I gave my best acting performance. How could I possibly tell her how miserable I was? I was at least going home in 2 days–and she was coming back to this living hell. I know I must have lived through the same thing when I was young–but nature is amazing and makes you forget memories that might kill you. Having had 4 children in four and a half years, and a 5th one six years later,  I wistfully look back on those times as being totally joyful and miss all the noise and love bouncing off the walls. I forget that the one “bouncing off the walls” was ME.

The second night we did a “switch off” with the in-town grandparents, so I had the oldest and the baby. No problem, my granddaughter could help with the baby–NOT. We baked a chocolate cake from scratch and planned to watch a movie together (National Velvet with Elizabeth Taylor, because she LOVES horses, and is taking riding lessons).  


Caroline at her riding lesson.

After an hour of switching off reading Good Night Moon and other books to her baby brother, we tucked him in and tip-toed downstairs for our special “Girls Night” together.  Nina left for another previous babysitting commitment and was planning to return after midnight to sleep on the third floor, while I slept in “Mommy & Daddy’s” room.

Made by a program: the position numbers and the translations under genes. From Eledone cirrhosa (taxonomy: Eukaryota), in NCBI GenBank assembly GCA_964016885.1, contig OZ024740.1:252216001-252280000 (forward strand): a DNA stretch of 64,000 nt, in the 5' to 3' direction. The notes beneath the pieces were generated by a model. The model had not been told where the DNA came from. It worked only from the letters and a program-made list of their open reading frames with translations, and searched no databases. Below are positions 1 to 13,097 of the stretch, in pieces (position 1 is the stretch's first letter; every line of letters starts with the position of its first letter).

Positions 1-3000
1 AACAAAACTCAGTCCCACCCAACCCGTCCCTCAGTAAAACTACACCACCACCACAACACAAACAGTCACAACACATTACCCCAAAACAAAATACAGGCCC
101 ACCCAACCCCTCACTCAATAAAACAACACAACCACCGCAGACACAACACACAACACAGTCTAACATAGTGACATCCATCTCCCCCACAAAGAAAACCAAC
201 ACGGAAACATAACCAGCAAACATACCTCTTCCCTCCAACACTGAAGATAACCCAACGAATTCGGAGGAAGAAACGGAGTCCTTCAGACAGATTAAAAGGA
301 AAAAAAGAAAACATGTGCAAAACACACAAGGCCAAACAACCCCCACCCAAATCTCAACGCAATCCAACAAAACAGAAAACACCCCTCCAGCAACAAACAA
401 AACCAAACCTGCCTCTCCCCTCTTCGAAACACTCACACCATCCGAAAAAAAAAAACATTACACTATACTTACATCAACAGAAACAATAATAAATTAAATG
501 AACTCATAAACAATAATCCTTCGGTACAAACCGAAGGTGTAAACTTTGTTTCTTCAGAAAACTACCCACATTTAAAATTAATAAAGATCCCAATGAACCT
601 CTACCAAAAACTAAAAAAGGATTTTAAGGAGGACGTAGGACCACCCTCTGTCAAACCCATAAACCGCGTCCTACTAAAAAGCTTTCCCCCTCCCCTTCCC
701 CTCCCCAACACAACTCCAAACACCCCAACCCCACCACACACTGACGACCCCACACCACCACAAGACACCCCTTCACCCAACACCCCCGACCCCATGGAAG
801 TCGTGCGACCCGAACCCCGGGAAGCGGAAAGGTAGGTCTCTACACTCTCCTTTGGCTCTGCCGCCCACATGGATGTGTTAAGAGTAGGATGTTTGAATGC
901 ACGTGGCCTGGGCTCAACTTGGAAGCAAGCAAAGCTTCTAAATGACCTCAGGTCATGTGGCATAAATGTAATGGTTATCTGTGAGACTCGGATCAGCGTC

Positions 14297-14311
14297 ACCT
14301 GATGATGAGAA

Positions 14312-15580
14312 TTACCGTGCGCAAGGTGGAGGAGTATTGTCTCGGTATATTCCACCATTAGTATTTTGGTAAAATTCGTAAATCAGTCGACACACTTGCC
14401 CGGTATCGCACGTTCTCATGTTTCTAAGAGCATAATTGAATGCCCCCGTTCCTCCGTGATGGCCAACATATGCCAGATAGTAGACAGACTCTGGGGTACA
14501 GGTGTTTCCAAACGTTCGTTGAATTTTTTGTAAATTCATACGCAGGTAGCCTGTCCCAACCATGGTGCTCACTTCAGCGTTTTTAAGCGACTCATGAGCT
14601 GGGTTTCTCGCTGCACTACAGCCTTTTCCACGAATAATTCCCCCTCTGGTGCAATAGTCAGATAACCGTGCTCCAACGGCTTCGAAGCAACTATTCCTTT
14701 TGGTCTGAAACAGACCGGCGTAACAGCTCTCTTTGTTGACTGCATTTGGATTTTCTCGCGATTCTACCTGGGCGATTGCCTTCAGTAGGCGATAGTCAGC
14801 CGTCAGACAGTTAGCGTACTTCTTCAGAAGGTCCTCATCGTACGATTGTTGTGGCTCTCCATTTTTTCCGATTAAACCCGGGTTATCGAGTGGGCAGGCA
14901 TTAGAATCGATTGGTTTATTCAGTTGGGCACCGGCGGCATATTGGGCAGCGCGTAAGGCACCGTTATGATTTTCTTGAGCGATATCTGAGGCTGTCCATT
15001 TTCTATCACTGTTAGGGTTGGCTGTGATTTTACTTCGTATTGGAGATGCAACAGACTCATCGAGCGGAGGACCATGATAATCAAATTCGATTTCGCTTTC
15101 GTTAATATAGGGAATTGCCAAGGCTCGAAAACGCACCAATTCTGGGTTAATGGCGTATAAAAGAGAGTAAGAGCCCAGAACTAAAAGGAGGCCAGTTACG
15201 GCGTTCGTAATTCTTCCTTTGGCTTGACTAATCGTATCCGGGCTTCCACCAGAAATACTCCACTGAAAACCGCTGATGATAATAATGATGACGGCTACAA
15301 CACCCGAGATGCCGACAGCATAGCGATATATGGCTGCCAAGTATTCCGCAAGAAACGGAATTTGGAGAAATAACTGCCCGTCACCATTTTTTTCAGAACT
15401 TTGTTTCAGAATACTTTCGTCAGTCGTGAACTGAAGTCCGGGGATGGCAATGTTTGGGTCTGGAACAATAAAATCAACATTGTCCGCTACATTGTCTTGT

The opening credits started, and the black and white scene on the farm came into view. I looked over at Caroline, assuming she would think this movie too old-fashioned, but she was mesmerized by Elizabeth Taylor.

“She’s different from the way they describe her in the book,” she said.

“Well, that’s because movies are always a little different than books.” That satisfied her.

As she scooted next to me, I was suddenly taken back 50 years ago to the couch where I snuggled with my mother to watch the same movie.

“Caroline, press the mute button,” I whispered. “I think I hear the baby.”

Sure enough, I could hear little Alex crying from above.

“I’ll just run up and check on him,” I said.

“Don’t, Grandma,” she warned. “He just wants attention. He does this all the time.”

I told her I had to go get him out of bed and she raised her voice, emphatically: “No Grandma, you CAN’T get him out of bed. He’s only crying because he’s spoiled and wants you to come running.”

“He’s sick, and I can’t let a sick baby cry,” I reasoned.

I went to get him out of bed, as she went up the stairs, pouting and protesting, “I AM GOING TO BED–YOU HAD YOUR CHANCE.”

“Well, at least give me a kiss goodnight,” I said.

“NO,” she shouted. “That means NO KISSES either.”